Stink bugs are a common pest of cotton in Tennessee. The green stink bug is the most common species observed, but the brown stink bug, dusky brown stink bug, and others may also be found. Stink bugs are primarily seed feeders and migrate into cotton from wild hosts or other crops when bolls begin to develop. Infestation may occur first on field edges. Both adult and immature stink bugs will feed on bolls, and injury may reduce lint production in one or more locks, reduce fiber quality, and damaged bolls may rot because of secondary infection by plant pathogens. For more information visit the Cotton Insects Stink Bugs Fact Sheet (W027).
Scouting specifically for stink bugs is suggested once bolls are present. Stink bugs prefer bolls between 7-21 days in age. External signs of feeding injury include the appearance of circular black lesions on the surface of bolls (i.e., “catfacing”). These sunken lesions are typically about 1/16th of an inch in diameter. The lint of bolls may be stained, seed may be destroyed, and feeding warts may be observed on the internal surface of the boll wall. Stink bugs can be scouted for visually, but most thresholds are based on drop cloth samples or the occurrence of internal symptoms of feeding damage to bolls.
Drop cloth – Also called a beat sheet or ground cloth, is a preferred method of sampling stink bugs. The cloth is typically 2.5-3 feet in length. In at least 4-6 locations in a field, shake plants from two rows over the drop cloth and record the number of adults and nymphs. Record the number of stink bugs per drop cloth or per feet of row sampled.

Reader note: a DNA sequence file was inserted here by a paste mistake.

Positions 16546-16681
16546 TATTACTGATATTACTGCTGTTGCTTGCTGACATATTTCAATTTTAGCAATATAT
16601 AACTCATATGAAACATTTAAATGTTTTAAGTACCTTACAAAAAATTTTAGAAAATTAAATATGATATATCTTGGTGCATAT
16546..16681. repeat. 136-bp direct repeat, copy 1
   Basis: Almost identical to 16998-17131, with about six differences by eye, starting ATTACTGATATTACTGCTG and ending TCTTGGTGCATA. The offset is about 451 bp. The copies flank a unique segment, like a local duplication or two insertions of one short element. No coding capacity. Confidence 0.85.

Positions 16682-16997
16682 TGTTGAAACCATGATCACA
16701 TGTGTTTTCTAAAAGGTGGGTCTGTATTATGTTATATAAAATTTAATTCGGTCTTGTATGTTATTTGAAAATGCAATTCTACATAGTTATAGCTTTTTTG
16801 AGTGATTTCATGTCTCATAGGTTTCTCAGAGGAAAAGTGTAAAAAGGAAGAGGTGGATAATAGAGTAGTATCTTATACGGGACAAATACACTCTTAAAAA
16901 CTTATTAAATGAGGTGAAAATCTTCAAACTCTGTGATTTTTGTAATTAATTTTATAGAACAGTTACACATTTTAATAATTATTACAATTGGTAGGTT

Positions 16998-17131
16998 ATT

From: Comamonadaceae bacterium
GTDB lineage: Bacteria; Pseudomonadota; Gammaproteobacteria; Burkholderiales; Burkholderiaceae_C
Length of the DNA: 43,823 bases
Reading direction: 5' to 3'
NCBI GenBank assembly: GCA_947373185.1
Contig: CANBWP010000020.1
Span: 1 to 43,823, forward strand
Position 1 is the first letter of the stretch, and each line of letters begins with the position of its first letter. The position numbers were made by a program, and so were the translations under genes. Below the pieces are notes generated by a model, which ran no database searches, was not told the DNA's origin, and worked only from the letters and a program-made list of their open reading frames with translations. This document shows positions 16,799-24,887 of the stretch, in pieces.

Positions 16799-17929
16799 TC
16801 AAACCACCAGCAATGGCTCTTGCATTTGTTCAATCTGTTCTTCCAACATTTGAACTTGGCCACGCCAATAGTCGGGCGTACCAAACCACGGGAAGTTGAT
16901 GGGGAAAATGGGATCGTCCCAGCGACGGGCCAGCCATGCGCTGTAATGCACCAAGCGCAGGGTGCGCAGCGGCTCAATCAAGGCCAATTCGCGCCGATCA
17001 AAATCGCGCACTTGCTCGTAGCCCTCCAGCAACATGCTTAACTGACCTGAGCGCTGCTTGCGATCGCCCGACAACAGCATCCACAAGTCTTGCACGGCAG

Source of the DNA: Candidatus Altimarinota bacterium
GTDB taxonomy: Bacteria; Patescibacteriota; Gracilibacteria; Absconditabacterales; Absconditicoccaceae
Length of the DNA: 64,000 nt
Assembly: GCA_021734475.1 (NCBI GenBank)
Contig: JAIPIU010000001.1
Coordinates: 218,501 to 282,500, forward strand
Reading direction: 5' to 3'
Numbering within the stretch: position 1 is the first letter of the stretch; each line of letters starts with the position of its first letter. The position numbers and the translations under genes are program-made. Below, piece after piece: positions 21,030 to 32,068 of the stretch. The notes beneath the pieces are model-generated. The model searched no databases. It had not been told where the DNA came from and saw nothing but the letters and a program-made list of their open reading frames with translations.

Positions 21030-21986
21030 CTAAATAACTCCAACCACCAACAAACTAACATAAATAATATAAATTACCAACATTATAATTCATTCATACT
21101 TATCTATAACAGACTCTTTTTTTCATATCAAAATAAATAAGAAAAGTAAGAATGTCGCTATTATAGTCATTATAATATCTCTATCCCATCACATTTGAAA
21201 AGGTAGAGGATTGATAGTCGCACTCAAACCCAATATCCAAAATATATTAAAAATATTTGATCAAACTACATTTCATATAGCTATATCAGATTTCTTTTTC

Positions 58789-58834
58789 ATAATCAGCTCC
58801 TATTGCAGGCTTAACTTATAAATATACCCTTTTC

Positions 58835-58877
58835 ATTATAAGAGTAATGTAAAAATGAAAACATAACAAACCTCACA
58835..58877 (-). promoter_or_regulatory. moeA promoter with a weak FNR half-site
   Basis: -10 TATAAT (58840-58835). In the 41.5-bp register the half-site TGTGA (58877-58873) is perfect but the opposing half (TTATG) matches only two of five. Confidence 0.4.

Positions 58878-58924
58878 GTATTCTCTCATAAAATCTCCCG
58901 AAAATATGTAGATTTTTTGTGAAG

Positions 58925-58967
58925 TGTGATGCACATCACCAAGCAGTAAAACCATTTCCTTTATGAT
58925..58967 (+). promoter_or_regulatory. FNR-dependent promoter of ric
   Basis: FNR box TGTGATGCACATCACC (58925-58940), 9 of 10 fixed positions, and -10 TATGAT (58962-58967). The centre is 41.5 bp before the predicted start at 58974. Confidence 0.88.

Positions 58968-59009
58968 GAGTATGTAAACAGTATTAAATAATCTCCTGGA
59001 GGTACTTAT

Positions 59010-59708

Boll damage – Examine 25 thumb sized bolls in 4 locations in each field, and record the number of bolls with internal signs of stink bug feeding (stained lint)
Treat when infestations exceed an average of 1 or more stink bugs per drop cloth (5-6 row feet). Treatment is also recommended if 20 percent or more of 12-16 day old (thumb-sized) bolls have internal feeding warts and/or stained lint. Because stink bug infestations may co-occur with plant bug infestations, a rule of thumb is to count stink bugs as equivalent to 3 tarnished plant bugs when determining if treatment thresholds have been exceeded for a complex of stink bugs and plant bugs.
|Insecticide (Trade Names) for STINK BUGS||Lb Active Ingredient per Acre||Amount Formulation per Acre||Performance Rating Green / Brown|
|acephate 90 (Orthene 90S)||0.49 - 0.72||0.54 - 0.8 lb||6 / 9|
|acephate 97 (Orthene 97SP)||0.49 - 0.73||0.5 - 0.75 lb||6 / 9|
|bifenthrin (Brigade 2, Discipline 2, Fanfare 2)*||0.05 - 0.1||3.2 - 6.4 oz||9 / 8|
|dicrotophos (Bidrin 8)||0.33 - 0.5||5.3 - 8 oz||9 / 9|
|oxamyl (Vydate C-LV 3.77)||0.32 - 0.5||10.9 - 17 oz||8 / 7|
* Most pyrethroid insecticides are labeled and effectively control green and southern green stink bugs. Bifenthrin is the only pyrethroid recommended if brown stink bugs are present in significant numbers.
- Plant early maturing varieties.
- Infestations are more likely in fields that have not recently been treated with insecticides.
- Insecticide applications can be terminated when cotton has accumulated 400-450 DD60s past NAWF5 (NAWF5 = average of 5 nodes above a first position white flower). However, fields free of stink bugs at 350 DD60s past NAWF5 are unlikely to develop economically damaging infestation after this point.
- Predatory stink bugs such as the spined soldier bug are sometimes confused for pest species.